A team focus at all times
The teaming skillset includes awareness of self and others, personal leadership, and being a team diagnostician. Team members who are aware of their own strengths, weaknesses, values, and dreams, as well as the impact they have on those around them, are positioned well to contribute efficiently to the overall goal; and are able to support others to bring their unique gifts to the team.
When all members of a team bring this skill, the team as a whole is more likely to be agile and responsive to the shifting needs it exists to address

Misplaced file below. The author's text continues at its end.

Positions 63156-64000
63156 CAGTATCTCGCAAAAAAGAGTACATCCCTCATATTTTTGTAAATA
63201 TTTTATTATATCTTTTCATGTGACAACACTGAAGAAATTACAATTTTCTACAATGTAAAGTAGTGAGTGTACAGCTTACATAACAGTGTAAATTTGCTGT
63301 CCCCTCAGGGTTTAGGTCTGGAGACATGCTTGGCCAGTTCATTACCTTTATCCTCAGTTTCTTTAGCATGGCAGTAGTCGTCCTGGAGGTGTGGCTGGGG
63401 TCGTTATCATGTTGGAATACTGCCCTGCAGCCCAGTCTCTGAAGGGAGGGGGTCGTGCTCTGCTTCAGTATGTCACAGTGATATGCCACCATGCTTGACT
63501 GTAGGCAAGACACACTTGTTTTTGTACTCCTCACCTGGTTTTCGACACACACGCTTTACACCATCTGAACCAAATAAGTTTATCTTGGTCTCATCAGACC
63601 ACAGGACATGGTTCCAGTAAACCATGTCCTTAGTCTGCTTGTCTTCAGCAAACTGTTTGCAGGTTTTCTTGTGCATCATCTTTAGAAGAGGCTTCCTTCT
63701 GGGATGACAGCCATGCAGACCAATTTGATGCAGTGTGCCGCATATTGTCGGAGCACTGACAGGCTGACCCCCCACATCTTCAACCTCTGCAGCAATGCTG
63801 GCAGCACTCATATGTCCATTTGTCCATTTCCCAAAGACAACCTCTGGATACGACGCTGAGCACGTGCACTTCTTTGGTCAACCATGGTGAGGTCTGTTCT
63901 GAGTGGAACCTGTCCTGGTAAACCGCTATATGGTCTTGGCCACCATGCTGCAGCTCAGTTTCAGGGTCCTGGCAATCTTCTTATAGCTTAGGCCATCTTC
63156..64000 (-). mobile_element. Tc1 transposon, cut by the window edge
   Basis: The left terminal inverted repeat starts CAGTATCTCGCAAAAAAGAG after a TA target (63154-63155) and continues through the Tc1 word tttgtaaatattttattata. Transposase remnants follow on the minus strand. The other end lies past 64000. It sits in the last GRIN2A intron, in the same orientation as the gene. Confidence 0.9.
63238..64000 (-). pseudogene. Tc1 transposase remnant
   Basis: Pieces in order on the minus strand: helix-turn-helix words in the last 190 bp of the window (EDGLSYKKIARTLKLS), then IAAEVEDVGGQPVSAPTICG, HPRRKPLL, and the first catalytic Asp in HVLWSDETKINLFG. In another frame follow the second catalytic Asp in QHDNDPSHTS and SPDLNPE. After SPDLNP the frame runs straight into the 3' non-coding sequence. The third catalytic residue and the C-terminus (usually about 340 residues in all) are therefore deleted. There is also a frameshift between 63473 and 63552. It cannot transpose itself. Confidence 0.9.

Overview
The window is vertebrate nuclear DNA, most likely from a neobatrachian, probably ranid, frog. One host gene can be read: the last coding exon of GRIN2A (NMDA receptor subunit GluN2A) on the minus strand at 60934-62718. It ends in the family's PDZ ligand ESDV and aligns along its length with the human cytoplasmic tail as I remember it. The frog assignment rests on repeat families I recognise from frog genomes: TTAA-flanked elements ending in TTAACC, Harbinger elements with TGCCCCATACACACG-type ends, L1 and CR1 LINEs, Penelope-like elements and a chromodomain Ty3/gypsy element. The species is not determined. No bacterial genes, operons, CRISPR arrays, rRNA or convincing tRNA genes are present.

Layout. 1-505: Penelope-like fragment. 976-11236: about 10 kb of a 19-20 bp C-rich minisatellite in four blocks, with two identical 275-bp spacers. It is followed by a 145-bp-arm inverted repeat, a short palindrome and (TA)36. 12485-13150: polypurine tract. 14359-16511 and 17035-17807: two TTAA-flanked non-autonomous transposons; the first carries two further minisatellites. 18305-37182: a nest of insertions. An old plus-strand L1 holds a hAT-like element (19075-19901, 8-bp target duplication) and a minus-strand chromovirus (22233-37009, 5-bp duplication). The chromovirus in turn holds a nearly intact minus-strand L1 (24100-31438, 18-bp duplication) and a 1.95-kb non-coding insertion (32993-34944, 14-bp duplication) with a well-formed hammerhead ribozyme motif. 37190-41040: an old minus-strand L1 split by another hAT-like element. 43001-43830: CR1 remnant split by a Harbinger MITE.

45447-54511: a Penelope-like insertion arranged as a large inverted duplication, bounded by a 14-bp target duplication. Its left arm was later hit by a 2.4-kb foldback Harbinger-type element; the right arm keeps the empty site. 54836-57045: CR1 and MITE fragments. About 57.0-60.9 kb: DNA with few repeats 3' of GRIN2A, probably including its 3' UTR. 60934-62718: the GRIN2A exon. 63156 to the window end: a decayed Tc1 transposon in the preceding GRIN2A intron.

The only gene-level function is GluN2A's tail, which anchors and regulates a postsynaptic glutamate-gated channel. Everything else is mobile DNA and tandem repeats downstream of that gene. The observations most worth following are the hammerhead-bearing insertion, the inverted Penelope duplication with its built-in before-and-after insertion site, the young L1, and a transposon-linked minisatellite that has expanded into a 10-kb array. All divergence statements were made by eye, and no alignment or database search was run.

Personal leadership includes the ability to remain grounded in the face of the inevitable conflicts that arise in hyper-collaboration and to accept responsibility for their own attitudes and progress towards outcomes rather than blaming others. Being a team diagnostician requires a basic ability to identify team challenges and contribute to solutions. When all members of a team bring this skill, the team as a whole is more likely to be agile and responsive to the shifting needs it exists to address.
Given the increasingly complicated needs we are facing, in our teams, organisations, regions, and even in the world, hyper-collaboration is likely to increase. We can prepare people for successful hyper-collaboration by building an ecosystem mindset and teaming skills in every individual in our organisations.